Seven Forty-Seven from Haputale

It was seven forty-five, and people still paced up and down, glancing at their watches and then at their phones. Others knotted into family groups, mothers, aunts, children and baggage, while more people hurried in from the ticket office.

As the time moved onto seven forty-six, the queue at the food kiosk dwindled and people craned their heads, looking down the platform to see if anything was coming. We too felt a little apprehensive, clutching our packed breakfast boxes under our arms and holding our tickets tightly in our hands, as we waited for the seven forty-seven to arrive at Haputale.

Waiting for the train, Kate and Sunil

The railways in Sri Lanka were, of course, built mostly by the British. That is to say, the British supervised, and the local labourers constructed. This was Britain’s way of saying thank-you. Thank you for letting us stay here, grow tea, and export it back home. The railways were instrumental in transporting the tea, produced in the central highlands and sent to ports such as Colombo for shipping overseas.

These railways are used still. They have survived the British leaving, tea becoming a global commodity, and the demise of rail transport in other countries such as the UK. Modern diesel trains go in both directions. Down the line from Haputale through Kandy to Colombo, and up the line through Ella to Bandarawela.

Today we hoped to travel six stops from Haputale to Nanu Oya, the station nearest to Nuwara Eliya. Despite our train trip on the tour being cancelled due to bad weather, we still longed to experience the thrill of width gauge track and hear the clickety-click of many wheels. Enjoy the scenery too, the high arched bridges and green hills. Catching the train from Haputale would be our last chance.

The train arrives

Somewhere, a clock clicked onto seven forty-seven. No train appeared however. No humming of the rails or the sound of an engine approaching. Possibly, as well as building the railways, the British had also incorporated unpunctuality. British trains are famous for this now. No longer can you set your watches by them.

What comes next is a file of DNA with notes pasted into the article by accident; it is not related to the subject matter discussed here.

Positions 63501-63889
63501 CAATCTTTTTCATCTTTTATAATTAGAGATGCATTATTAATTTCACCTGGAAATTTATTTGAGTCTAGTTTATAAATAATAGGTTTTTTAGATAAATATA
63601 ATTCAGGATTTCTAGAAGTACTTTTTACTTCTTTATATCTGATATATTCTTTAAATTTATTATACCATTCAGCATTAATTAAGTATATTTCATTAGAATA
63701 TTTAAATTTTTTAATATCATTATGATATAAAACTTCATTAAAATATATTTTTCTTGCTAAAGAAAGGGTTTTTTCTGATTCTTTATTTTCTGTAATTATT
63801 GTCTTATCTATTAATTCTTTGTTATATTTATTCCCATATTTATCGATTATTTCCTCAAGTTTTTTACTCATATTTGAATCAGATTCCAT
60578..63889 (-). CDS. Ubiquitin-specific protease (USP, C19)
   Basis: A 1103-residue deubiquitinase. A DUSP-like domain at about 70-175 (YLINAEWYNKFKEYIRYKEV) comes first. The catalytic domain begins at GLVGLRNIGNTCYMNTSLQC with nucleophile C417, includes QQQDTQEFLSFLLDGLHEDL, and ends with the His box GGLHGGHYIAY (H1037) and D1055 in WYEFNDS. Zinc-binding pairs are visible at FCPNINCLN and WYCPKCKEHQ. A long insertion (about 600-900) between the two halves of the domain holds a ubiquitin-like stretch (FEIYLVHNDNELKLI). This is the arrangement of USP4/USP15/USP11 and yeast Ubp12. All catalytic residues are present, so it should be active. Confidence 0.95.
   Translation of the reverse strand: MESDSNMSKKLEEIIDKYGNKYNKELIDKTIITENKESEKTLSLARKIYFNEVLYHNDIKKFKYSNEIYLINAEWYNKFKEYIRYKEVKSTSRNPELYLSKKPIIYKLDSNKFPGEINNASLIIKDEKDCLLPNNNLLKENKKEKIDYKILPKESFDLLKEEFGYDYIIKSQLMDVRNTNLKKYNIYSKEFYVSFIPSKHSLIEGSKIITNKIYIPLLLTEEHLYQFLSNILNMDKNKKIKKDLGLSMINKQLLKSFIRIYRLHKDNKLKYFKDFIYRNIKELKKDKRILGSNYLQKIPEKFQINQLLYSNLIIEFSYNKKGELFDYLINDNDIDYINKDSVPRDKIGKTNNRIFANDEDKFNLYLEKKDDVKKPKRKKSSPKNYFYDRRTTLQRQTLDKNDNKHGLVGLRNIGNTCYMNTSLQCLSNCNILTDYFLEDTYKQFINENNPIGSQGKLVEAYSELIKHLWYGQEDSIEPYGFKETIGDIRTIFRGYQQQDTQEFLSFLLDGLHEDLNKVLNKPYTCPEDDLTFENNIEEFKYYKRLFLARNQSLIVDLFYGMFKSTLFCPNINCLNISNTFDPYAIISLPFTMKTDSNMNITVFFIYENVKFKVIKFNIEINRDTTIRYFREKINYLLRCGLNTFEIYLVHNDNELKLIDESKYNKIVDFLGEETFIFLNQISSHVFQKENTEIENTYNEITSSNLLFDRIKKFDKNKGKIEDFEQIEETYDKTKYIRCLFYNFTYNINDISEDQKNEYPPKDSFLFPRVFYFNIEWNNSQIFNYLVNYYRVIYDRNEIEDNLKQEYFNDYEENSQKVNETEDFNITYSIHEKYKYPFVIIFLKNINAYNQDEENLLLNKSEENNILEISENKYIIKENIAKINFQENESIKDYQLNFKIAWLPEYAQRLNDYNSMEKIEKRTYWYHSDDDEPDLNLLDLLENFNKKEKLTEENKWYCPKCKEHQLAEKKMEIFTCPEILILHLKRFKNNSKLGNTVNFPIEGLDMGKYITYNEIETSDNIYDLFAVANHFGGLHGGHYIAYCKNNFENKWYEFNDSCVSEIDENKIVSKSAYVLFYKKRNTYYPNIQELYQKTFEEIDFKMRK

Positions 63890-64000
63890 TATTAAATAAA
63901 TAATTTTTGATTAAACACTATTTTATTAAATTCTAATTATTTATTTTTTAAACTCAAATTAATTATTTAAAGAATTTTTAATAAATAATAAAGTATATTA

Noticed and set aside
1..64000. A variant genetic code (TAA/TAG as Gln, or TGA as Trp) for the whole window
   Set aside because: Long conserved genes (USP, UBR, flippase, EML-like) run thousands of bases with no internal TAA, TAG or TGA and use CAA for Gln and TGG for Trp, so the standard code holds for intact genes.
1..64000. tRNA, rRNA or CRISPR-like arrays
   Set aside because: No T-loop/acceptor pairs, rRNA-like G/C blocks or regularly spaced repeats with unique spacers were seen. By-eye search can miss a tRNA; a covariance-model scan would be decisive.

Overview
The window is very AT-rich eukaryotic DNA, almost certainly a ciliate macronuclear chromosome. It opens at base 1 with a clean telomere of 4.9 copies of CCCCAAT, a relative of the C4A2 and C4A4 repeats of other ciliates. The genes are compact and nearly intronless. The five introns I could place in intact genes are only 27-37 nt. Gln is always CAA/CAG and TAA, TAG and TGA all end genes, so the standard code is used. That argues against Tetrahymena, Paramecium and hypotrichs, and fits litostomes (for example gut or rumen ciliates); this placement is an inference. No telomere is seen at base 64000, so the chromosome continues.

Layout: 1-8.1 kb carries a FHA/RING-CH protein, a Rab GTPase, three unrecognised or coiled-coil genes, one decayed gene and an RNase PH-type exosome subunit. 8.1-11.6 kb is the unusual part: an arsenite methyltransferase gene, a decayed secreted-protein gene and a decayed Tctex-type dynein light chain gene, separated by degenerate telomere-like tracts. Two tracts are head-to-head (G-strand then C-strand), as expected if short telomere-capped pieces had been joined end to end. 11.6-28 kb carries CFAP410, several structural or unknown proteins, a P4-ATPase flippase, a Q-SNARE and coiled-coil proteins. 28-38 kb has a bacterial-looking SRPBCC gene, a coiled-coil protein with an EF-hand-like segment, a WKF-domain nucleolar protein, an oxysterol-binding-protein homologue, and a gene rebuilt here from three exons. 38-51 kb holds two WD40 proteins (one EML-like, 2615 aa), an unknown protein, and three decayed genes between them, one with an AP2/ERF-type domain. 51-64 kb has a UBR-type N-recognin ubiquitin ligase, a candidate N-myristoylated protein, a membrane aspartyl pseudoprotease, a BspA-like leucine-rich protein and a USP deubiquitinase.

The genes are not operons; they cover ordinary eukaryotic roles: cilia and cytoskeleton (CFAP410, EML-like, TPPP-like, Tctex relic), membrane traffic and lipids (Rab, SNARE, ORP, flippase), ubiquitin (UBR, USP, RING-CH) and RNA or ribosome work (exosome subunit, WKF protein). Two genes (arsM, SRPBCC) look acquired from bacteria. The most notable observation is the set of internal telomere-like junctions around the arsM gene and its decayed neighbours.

People began to stir and move towards the edge of the platform. Then from our left, a locomotive emerged, pulling blue carriage after blue carriage after it.

Sunil motioned us to the very last carriage, where he had reserved us seats. One tourist was already sitting in our window seat but Kate gave this interloper short shrift. He rejoined his girlfriend on the seat behind. And plonking ourselves down in the comfortable reclining seats – both facing in the direction of travel – we looked forward to our rail journey.

With a jolt, the train moved. Sunil waved at us through the window, then paced to the station exit. He would meet us at our destination, taking all our luggage in his car.

View of tea plantations

The train left the high town of Haputale and smoothly accelerated into forest. Kate had a first-class view of trees from her window, while I busied myself opening my breakfast box and eating the cheese sandwich inside. The hardboiled egg I’d leave until later – or probably never eat at all.

Across on the opposite side of the carriage, the hillside swept dramatically downwards. More trees and bush, and far below, white mist. Maybe the high peaks behind were the four thousand sheer cliffs of World’s End? Then we ascended into cloud as well, only the gaunt silhouettes of trees striding past like an army of stickmen. Hopefully it would clear or we wouldn’t see anything.

Without seeming to slow, the train halted. Being in the last carriage, we couldn’t see if we were at a station. If we were, it must be Ohiya yet no signage was evident. Maybe we’d glimpse something when we began moving again. This could be a problem when, five or six stations later, we reached Nanu Oya. We didn’t want to disembark too soon at the station before – or too late at the station after. If we missed Sunil, we’d be well and truly up the track without a valid ticket.

Front of our train ahead

The train moved off again, and we saw we were at Ohiya as we’d thought. A man came down the aisle selling tea and samosa snacks. The cloud outside dissipated revealing rounded green slopes of tea plantations. More abrupt stops at stations, each without any signage at our end. Then as the track curved sharply, we spotted the front of the train crossing over a metal viaduct. This was the stuff rail adventures were made of, traversing Sri Lanka’s rugged interior like one of those hard-drinking tea planters in the nineteenth century. Perhaps later we’d have a pot of broken orange pekoe (BOP) together with cucumber sandwiches and chocolate cake. Or something stronger, a glass of whisky or the local arrack.

One of the older brown trains at Nanu Oya

Unfortunately our journey was about to end. We came to the station we thought would be Nanu Oya, but after running down to the next carriage, discovered it was merely a wayside halt. At the next station however, many passengers stood up and grabbed their bags. Now we really were at Nanu Oya, and it was time to disembark.

After an hour and a half, our epic journey came to an end. Next time we’d travel further by train, all the way from Kandy maybe, and I’d get the window seat.

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